Successors to the throne

Summary

A unique short story collection of Flemish works in English is a wonderful introduction to the surrealist influence on writers past and present.

One hundred years of surrealist Flemish fiction

Due to the fierce competition in the global publishing world, Flemish authors – both past and present – are not often translated into English. So The Dedalus Book of Flemish Fantasy has not only been a long-time coming, it’s one of the only chances you’ll get to find works of both contemporary Flemish authors and those of 100 years ago in English.

The new book from Britain's Dedalus publishers is certainly a mixed-bag, which is rather one of its delights. Just when you've slogged through JMH Berckmans' "Just Like Rasputin, We Plod Through Mud and Piss in Search of Kellogg's Cornflakes", which is just as tedious as its title, you come upon Hugo Claus' chilling "Medieval", which you soon realise is written backwards.

That's not terribly surprising for such a book of fantastical fiction, meaning gothic, surreal, futuristic or loaded with magic realism. Flanders, as we know, is a champion of the surreal arts, and now a touch of it - short stories and excerpts - are all in one place, from 19th-century Karel van de Woestijne's story of a boy whose time table matches the course of blood through his veins to the very contemporary Saskia de Coster, who takes a girl named Charlotte on a disparaging journey through a kind of haunted fairy tale.

The book's editor, Eric Dickens, was born to a British father and a Dutch mother. "Dutch literature tends to be more sober, more protestant and realist," he tells me. "For some reason, the Flemings have gone for a lot more experimental stuff. It might be because of the tensions between the Catholic Church and the socialists. That's often in the background."

Most notably in the work of the anti-establishment Ward Ruyslinck, whose books span the 1950s to the 1990s. His story "The Slugs" is a battle of wills between a bailiff and a deacon, the first who swears that the slimy infiltrators he sees are reality, the second who swears that what he sees is psychological: self-imposed punishment for sin. The book has 23 entries by writers who are generally well known: Louis Paul Boon, Jef Geeraerts, Felix Timmermans, Peter Verhelst, Kristien Hemmerechts.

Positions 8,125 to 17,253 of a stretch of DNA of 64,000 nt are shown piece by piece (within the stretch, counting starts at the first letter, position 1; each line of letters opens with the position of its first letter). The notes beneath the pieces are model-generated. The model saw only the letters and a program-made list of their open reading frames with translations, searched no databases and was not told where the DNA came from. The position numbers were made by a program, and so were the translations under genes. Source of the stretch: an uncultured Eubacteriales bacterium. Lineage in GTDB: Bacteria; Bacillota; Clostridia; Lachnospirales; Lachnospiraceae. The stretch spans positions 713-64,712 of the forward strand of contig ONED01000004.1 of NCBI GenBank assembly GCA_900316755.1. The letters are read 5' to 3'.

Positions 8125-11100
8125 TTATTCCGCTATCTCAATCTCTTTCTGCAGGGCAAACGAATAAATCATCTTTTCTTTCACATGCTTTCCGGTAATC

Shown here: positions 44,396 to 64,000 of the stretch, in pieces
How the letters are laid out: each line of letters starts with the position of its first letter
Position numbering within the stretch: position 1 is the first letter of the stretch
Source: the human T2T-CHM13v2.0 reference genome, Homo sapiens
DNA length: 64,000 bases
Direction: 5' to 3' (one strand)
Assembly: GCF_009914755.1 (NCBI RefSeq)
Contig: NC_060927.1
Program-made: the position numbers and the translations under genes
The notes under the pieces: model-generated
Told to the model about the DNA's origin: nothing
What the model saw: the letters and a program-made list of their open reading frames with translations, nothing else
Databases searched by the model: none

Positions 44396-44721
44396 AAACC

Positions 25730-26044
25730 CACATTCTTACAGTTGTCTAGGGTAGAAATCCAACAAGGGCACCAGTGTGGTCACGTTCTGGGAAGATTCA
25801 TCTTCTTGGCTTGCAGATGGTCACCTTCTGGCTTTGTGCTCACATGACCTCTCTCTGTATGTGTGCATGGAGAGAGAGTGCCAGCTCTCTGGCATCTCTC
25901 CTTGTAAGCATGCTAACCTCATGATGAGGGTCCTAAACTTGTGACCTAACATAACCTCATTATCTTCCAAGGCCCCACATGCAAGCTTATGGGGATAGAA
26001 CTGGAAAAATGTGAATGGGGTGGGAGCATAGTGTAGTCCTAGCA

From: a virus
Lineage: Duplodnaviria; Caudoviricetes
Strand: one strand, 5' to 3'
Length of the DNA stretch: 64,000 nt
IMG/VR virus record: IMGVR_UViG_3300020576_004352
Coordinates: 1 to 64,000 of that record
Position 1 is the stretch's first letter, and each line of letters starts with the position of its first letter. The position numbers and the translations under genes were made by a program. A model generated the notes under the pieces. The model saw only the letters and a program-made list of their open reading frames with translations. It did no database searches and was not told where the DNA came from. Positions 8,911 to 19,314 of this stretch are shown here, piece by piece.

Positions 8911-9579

Hemmerechts, you might argue, is not known for flights of fancy. "I wanted to smuggle more mainstream authors in because this is a bit of a showcase for what the Flemish do in literature," admits Dickens, a professional translator who lives in Sweden. "So I wanted big authors. Kristien Hemmerechts doesn't really write fantasy, but she does have some half-real, half-fantasy in this story. She wrote a few stories in English in her younger days when she was living in Wales, but after she switched to Dutch, she was never translated. That's a real shame."

Hemmerechts' short story is, in fact, one of the book's most memorable. The author and professor has suffered great loss in her past and spills it out page by page in a story she titled "Fairy Tale". Children indeed figure heavily throughout the book - almost always injured, lost or abused. Flemish Fantasy almost feels like a history of Belgium's difficult relationship with its children. Boon's "Grim Fairy Tales" finds a girl losing a breast to a hunter in the forest; Hugo Raes' "The Smell of Fresh Linen" has a child horribly burned by a hot stove; Rachida Lamrabet's beautiful "Ammetis The Sleeper" pits an unborn child against the psychosis of its mother.

"Subliminal sadism," notes Dickens. The children, however, occasionally ␣ght back, effectively alternating the roles of parent and child, master and servant. Lamrabet's character, for instance, decides to play dead inside the womb until his mother starts acting normally. In Walter van den Broeck's "Successor to the Throne", an adolescent hides something, completely controlling the emotions of his overbearing father. Play nice, the authors might be saying, or the children will turn against us, and they will be powerful.

The stories in Flemish Fantasy are ordered alphabetically by the last name of the author, which makes little sense for the reader, who would generally rather find it in chronological order. There is also no notation as to the year each story was published or whether it's a short story or an abstract, which some appear to be. In the back, however, is biographical information about each author, which helps place the stories somewhat.

And some of them are gems. Peter Terrin's "Clean-Up or The Adventures of Abdullah and Me" is narrated by an apparently autistic author that recalls the style of British novelist Mark Haddon's famous The Curious Incident of the Dog in the Night-Time. Annelies Verbeke's "Love, Hope and Dwarfs" finds a jilted lover accepting the kindness of a dwarf couple, but takes drastic action when things go sour.

"The early writings in Dutch were based on a French model," says Dickens. "The Flemish were educated in French, and right around 1900, they copied French symbolism. Now, Flemish writers, especially the younger ones, are standing on their own two feet." www.dedalusbooks.com

 

Successors to the throne

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